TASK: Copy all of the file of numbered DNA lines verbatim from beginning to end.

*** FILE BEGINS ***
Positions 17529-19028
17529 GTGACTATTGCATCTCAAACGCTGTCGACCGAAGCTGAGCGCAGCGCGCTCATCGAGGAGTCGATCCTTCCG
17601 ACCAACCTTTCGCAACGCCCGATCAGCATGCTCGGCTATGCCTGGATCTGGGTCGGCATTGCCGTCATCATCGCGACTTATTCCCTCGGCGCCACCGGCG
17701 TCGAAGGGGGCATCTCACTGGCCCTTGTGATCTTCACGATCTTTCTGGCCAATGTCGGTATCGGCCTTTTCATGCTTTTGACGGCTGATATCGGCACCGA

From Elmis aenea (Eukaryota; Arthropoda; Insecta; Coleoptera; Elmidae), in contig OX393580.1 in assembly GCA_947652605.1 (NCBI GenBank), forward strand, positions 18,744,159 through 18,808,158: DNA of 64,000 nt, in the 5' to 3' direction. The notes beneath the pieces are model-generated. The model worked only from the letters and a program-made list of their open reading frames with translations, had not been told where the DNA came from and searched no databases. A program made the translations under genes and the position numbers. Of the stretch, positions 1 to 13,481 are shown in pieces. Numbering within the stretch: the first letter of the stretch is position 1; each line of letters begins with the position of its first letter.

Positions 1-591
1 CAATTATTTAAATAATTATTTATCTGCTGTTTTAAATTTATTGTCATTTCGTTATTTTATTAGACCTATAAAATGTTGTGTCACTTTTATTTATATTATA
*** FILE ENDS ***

Positions 17529-19028
17529 GTGACTATTGCATCTCAAACGCTGTCGACCGAAGCTGAGCGCAGCGCGCTCATCGAGGAGTCGATCCTTCCG
17601 ACCAACCTTTCGCAACGCCCGATCAGCATGCTCGGCTATGCCTGGATCTGGGTCGGCATTGCCGTCATCATCGCGACTTATTCCCTCGGCGCCACCGGCG
17701 TCGAAGGGGGCATCTCACTGGCCCTTGTGATCTTCACGATCTTTCTGGCCAATGTCGGTATCGGCCTTTTCATGCTTTTGACGGCTGATATCGGCACCGA

From Elmis aenea (Eukaryota; Arthropoda; Insecta; Coleoptera; Elmidae), in contig OX393580.1 in assembly GCA_947652605.1 (NCBI GenBank), forward strand, positions 18,744,159 through 18,808,158: DNA of 64,000 nt, in the 5' to 3' direction. The notes beneath the pieces are model-generated. The model worked only from the letters and a program-made list of their open reading frames with translations, had not been told where the DNA came from and searched no databases. A program made the translations under genes and the position numbers. Of the stretch, positions 1 to 13,481 are shown in pieces. Numbering within the stretch: the first letter of the stretch is position 1; each line of letters begins with the position of its first letter.

Positions 1-591
1 CAATTATTTAAATAATTATTTATCTGCTGTTTTAAATTTATTGTCATTTCGTTATTTTATTAGACCTATAAAATGTTGTGTCACTTTTATTTATATTATA